A federal judge is questioning whether she has jurisdiction over a lawsuit that six Arkansas plaintiffs filed earlier this month in the Southern District of Illinois against a seed developer facing several class action complaints stemming from its genetically engineered corn seed.
U.S. District Judge Staci M. Yandle on Tuesday filed a memorandum, ordering the plaintiffs who sued Syngenta AG and Syngenta Seeds Inc. on Oct. 3 to submit an amended complaint by Oct. 31 to correct a jurisdictional defect she pointed out, as well as any others.
If they fail to do so, Yandle, who noted she brought up the matter on her “own initiative for purposes of case management,” said she would dismiss the suit for lack of subject matter jurisdiction.
The plaintiffs -- Jesse Briggs, Briggs Brothers, Old River Farms, Big Mo Farms Partnership, Big Bayou Meto Farms and Cole Briggs Farms – “have invoked but not properly pled diversity of citizenship as a basis of federal jurisdiction,” she explained.
Noting that “Federal courts have jurisdiction over a civil action between citizens of different states,” Yandle wrote in her two-page order. “Here, Plaintiffs have pleaded the residence rather than the citizenship of the individual plaintiffs. Plaintiffs have further failed to properly allege the citizenship of the non-individual plaintiffs.”
The suit lists all of the plaintiffs, Briggs and the five farms, “as residents of the State of Arkansas.” It identifies Syngenta Seeds as a Delaware corporation based in Minnesota and Syngenta AG as a Swiss company headquartered in Switzerland, with both of them conducting business in Illinois.
The Syngenta defendants were hit with several suits earlier this month over their four-year-old corn trait known MIR162. The plaintiffs include farmers and farms in states, including Illinois, Iowa, Kansas, Missouri and Nebraska, and most seek class action status.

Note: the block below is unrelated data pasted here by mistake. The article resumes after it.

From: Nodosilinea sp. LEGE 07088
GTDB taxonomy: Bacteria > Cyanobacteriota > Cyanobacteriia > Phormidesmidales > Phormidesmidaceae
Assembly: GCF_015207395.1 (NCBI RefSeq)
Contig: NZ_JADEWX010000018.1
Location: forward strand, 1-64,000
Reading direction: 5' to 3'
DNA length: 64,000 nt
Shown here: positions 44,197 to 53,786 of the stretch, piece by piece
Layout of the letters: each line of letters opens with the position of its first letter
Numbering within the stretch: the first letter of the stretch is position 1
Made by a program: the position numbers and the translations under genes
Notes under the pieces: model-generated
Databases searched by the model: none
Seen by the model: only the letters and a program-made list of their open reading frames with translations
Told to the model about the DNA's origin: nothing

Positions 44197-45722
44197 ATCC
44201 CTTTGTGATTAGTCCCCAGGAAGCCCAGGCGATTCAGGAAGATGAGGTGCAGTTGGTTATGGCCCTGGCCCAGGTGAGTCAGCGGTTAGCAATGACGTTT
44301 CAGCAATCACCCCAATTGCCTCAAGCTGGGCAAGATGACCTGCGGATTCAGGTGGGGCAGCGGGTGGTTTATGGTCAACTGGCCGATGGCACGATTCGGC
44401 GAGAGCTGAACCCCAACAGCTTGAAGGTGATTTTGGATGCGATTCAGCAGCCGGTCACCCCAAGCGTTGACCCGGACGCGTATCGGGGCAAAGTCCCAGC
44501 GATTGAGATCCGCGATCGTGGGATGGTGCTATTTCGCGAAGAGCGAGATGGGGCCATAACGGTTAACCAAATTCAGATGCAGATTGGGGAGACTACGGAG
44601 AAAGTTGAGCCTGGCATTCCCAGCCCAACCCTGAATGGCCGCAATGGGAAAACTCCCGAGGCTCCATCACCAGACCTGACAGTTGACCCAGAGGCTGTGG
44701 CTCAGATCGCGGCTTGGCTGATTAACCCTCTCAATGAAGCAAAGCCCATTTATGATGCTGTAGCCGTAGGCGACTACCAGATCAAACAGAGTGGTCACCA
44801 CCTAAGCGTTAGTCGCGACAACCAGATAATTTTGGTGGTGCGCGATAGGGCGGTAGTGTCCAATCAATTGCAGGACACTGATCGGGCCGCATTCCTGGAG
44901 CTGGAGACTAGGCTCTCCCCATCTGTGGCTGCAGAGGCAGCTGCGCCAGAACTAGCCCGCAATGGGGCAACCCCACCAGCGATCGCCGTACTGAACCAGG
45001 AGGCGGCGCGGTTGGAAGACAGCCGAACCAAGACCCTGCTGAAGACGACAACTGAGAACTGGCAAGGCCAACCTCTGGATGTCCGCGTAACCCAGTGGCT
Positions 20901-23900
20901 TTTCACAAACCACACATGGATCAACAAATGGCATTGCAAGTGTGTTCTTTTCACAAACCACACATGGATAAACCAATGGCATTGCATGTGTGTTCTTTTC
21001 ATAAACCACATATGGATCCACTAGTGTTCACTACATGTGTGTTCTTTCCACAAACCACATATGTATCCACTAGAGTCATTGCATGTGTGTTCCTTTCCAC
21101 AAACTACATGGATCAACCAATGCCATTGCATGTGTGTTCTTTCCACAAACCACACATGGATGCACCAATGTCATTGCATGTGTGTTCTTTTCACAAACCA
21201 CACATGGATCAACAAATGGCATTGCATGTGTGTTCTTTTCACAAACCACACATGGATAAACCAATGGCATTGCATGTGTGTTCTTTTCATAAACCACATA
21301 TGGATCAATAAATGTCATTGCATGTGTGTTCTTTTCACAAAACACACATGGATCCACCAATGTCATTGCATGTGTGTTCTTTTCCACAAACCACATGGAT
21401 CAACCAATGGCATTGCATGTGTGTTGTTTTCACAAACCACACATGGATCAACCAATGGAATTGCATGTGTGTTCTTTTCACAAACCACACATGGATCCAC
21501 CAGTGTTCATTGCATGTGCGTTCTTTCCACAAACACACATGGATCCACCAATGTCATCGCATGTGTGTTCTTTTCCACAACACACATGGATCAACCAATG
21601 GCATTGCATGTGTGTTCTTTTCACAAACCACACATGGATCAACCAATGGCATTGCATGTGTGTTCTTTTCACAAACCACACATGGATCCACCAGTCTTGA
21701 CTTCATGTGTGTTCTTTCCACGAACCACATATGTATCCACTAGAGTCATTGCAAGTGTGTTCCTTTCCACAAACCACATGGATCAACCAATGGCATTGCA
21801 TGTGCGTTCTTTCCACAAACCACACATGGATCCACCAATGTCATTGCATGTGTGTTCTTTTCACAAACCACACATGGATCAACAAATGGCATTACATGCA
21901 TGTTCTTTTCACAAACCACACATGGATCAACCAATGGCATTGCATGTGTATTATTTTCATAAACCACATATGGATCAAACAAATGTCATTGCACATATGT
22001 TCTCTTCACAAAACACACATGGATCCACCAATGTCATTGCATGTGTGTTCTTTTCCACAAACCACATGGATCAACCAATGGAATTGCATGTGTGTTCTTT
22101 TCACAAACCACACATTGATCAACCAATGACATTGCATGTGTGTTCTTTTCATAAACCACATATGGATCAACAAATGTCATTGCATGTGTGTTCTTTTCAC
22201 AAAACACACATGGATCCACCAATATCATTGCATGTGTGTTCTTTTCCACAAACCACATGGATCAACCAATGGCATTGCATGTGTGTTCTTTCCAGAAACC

Like the plaintiffs in the other suits filed earlier this month, Briggs and the five farms claim while they didn’t buy MIR162, it has affected their businesses based on China’s zero-tolerance policy for seed.
Trans Coastal Supply Co. and Cargill Inc. made similar claims in separate lawsuits filed last month, when they claimed they were expecting to lose millions as a result of the seed's sale and its alleged devastation on the U.S. corn export to China.
The seed --which includes first generation “Agrisure Viptera” and second generation, “Agrisure Duracade-- was developed to make corn resistant to damage caused by certain worms feeding on the crop, but has not yet garnered governmental approval in China, a growing export market for U.S. corn.
Although it was approved in the U.S. in 2010 and other countries since, the defendants’ failure to obtain China’s OK on its MIR162 trait has, according to the suits filed this month, resulted in an import ban of U.S. corn to China, a decline in corn prices and at least a billion dollars in losses to the industry this year.
In the suit filed in the Southern District of Illinois, the plaintiffs assert that “Syngenta’s conduct in marketing, distributing, and selling unapproved corn seed violates the legal standards of the marketplace because the primary market risk falls on U.S. farmers, grain handlers, and exporters, not on Syngenta.”
Their complaint does not appear to be a class action, like many of the others filed this month. It includes counts for negligence, res ipsa loquitor, strict liability and public and private nuisance.
Briggs and the five farm plaintiffs want the court to make the Syngenta defendants pay them compensatory, consequential, exemplary and punitive damages, as well as costs, attorney’s fees, and interest.
Their suit was submitted by Clayton A. Clark and Scott A. Love of Clark Love & Hutson in Houston and Martin J. Phipps of Phipps Vavazos in San Antonio.
It appears the filing of the suits brought earlier this month in other jurisdictions was coordinated by the Washington D.C. firm of Hausfeld LLP.